Fort Barrancas, built on the site of numerous previous forts, is a United States military
National Historic Landmark located physically within Naval Air Station Pensacola.
Fort Barrancas, the hill-top fort, connected to a sea-level water battery, overlooks Pensacola Bay. From 1839 - 1844, the historic Spanish fort was reconstructed and dramatically expanded in brick. The older, water battery downhill (Baterie de San Antonio, 1787) has been separately named as Fort San Carlos. It is a remnant from the Spanish fortification, the wooden (Spanish: Fuerte) Fort San Carlos de Barrancas of the late 18th century.
Following Britain's defeat of the French in the Seven Years' War, in 1763 it exchanged some territory with Spain and took over West Florida. The British used this site as a harbor fortification, building the Royal Navy Redoubt in 1763. More than a decade later, as enemies of the British, the Spanish joined the war against them in 1779 during the American Revolutionary War, though they never officially became American allies. They took Pensacola in 1781. After the war, the Spanish retook control of West Florida. They completed the fort San Carlos de Barrancas in 1797. Barranca is a Spanish word for bluff, the natural terrain feature that makes this location ideal for the fortress.
During the War of 1812 between the United States and the United Kingdom, the fort was the scene of the American victory at the Battle of Pensacola (1814). This was fought between American forces commanded by General Andrew Jackson as well as some Indian allies, and the allied forces of the British, Spanish, and Creeks.
American units raided West Florida. In 1818, the Spanish garrison of the fort exchanged cannon fire with an American battery for a few days. The U.S. force was led by General Andrew Jackson. Eventually the Spanish surrendered the fort, leaving Pensacola in American hands.
When the United States purchased Florida from Spain in 1821, it selected Pensacola as the site for a major Navy Yard, which was developed around the Spanish Fort Barrancas. In addition, the US developed plans for construction of additional harbor fortifications to protect this deepwater bay. Fort Pickens was completed on Santa Rosa Island in 1834, and Fort McRee was completed in 1839 to defend the pass to Pensacola Bay.
Fort Barrancas was reconstructed and expanded with bricks, between 1839 - 1844, on its hilltop overlooking the bay. It was strengthened to defend against both ships entering the harbor and attack across land. The Advanced Redoubt was built north of the fort, and a trench line connected them. This system protected the Navy Yard to the east from infantry attacks.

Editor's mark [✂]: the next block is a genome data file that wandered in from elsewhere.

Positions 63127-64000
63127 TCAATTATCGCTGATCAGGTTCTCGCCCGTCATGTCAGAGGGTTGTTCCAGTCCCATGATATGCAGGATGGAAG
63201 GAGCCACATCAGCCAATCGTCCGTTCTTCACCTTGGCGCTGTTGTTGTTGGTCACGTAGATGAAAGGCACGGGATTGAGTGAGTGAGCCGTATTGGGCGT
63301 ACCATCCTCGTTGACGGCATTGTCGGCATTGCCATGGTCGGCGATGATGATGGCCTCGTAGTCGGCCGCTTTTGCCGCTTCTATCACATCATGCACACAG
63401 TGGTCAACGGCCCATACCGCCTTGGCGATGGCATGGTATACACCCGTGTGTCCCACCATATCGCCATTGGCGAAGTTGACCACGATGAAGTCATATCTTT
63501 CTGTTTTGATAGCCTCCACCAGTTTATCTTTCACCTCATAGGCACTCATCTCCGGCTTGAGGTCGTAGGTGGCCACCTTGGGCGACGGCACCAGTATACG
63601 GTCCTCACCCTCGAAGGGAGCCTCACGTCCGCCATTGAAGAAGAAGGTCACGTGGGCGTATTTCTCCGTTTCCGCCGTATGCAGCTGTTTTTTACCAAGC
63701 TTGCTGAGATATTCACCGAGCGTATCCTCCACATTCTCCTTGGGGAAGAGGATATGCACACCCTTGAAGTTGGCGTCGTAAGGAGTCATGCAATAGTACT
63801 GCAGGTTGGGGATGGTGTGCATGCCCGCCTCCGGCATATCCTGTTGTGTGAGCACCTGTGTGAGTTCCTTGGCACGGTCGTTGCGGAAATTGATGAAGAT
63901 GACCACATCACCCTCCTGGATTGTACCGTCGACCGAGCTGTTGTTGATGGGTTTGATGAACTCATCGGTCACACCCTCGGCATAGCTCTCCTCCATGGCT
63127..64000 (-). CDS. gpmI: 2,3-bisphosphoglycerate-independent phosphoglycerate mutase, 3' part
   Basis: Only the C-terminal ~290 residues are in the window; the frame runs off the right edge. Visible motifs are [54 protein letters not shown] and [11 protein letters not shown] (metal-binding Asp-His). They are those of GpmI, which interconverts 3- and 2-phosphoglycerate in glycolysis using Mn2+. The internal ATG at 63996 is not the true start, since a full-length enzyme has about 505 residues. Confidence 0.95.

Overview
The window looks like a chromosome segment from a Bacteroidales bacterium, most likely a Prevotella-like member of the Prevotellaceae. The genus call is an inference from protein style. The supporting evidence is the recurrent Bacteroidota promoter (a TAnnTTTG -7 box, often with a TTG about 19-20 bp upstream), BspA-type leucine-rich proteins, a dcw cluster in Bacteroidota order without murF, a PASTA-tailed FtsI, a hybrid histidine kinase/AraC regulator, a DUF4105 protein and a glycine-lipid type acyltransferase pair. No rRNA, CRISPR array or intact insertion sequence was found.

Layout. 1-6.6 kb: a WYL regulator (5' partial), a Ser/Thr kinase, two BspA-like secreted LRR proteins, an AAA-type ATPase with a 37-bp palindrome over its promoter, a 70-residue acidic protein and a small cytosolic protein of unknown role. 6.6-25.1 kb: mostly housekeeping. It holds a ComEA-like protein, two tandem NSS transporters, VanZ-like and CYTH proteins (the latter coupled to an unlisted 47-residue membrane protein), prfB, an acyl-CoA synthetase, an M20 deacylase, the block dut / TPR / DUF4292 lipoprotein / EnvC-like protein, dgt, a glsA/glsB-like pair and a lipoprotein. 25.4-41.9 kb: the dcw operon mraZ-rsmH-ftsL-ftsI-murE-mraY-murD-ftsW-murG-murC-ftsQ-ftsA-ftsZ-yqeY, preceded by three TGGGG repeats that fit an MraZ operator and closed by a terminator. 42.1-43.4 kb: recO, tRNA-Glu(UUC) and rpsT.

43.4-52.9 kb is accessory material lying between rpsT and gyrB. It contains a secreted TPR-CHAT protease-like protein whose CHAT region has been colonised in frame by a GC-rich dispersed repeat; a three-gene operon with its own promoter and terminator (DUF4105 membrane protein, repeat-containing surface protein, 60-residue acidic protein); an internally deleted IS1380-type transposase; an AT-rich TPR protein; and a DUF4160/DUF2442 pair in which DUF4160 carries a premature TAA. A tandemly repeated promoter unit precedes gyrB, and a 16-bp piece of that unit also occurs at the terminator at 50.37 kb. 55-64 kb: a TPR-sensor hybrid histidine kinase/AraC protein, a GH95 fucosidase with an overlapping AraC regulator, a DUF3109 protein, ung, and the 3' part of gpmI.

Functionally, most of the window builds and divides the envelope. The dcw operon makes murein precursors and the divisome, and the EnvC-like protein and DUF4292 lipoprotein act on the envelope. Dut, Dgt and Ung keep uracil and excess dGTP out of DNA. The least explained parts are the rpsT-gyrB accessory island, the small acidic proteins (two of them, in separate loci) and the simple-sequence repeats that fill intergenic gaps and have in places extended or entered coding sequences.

The expanded Fort Barrancas was designed by Joseph Gilbert Totten. It was connected to the Spanish-built water-battery by an underground walkway tunnel. Major William Henry Chase supervised the construction, done mostly by enslaved African-American workers.
January 8th 1861, more than three months before the American Civil War officially started at Fort Sumter, South Carolina, a company of 50 U.S. Army soldiers stationed at Fort Barrancas, under the command of John H. Winder fired upon a militia. This militia was Florida state troops under Colonel William Henry Chase demanding that the U.S. troops surrender the fort. Lieutenant Adam J. Slemmer, acting commander in Winder's absence, had the troops fire shots meant to repel the militia. Lt Slemmer knew that Fort Pickens was easier to defend, so he spiked the guns at Barrancas, loaded ammunition and supplies on a flatboat, and moved his company across the bay to Fort Pickens. The Union held this fort throughout the Civil War.
The Confederacy stationed soldiers from Alabama, Louisiana, and Mississippi at Fort Barrancas. While a small company of soldiers could man the fort successfully, the Confederate Army fortified the position with additional sand batteries along the coast, to be operated by the garrison. General Braxton Bragg took command of Confederate Pensacola on March 11, 1861, and continued work on the batteries.
On October 9, a Confederate force of 1000 troops landed east of Fort Pickens, but was repelled by Union forces. Fort McRee and Fort Barrancas exchanged heavy cannon fire with Fort Pickens on November 22 - 23, 1861 and January 1, 1862. But, in May 1862, after learning that the Union Army had taken New Orleans, Confederate troops abandoned Pensacola.
Stronger, rifled cannon and ironclad ships developed during the Civil War made masonry forts like Fort Barrancas outmoded. The fort was used as a signal station, small arms range, and storage area by the Army until 1946. Newer weapon technology developed during World War II made coastal defense completely obsolete.
Due to changing requirements, the U.S. Army deactivated Fort Barrancas on April 15, 1947. The U.S. Navy incorporated the site into Naval Air Station Pensacola. At the same time, local leaders, Congress, and the National Park Service were working to designate the harbor defenses of Pensacola as a historic national monument. In 1971, Congress authorized the establishment of the Gulf Islands National Seashore, to be managed by the National Park Service.
Although Fort Barrancas and the nearby Advance Redoubt are located on Naval Air Station Pensacola, they are both managed as historic properties by the National Park Service. Access to Naval Air Station Pensacola by non-Department of Defense affiliated personnel may be subject to homeland security concerns.
Fort Barrancas is currently operated as a visitor center for the Gulf Islands National Seashore. Visitors can tour the restored fort and battery, learn about the fort's history through the exhibits in the visitor center, and walk trails to the Advance Redoubt on board Pensacola Naval Air Station.
Visitor Center - 8:30 am to 4:30 pm daily
Naval Air Station Pensacola, Florida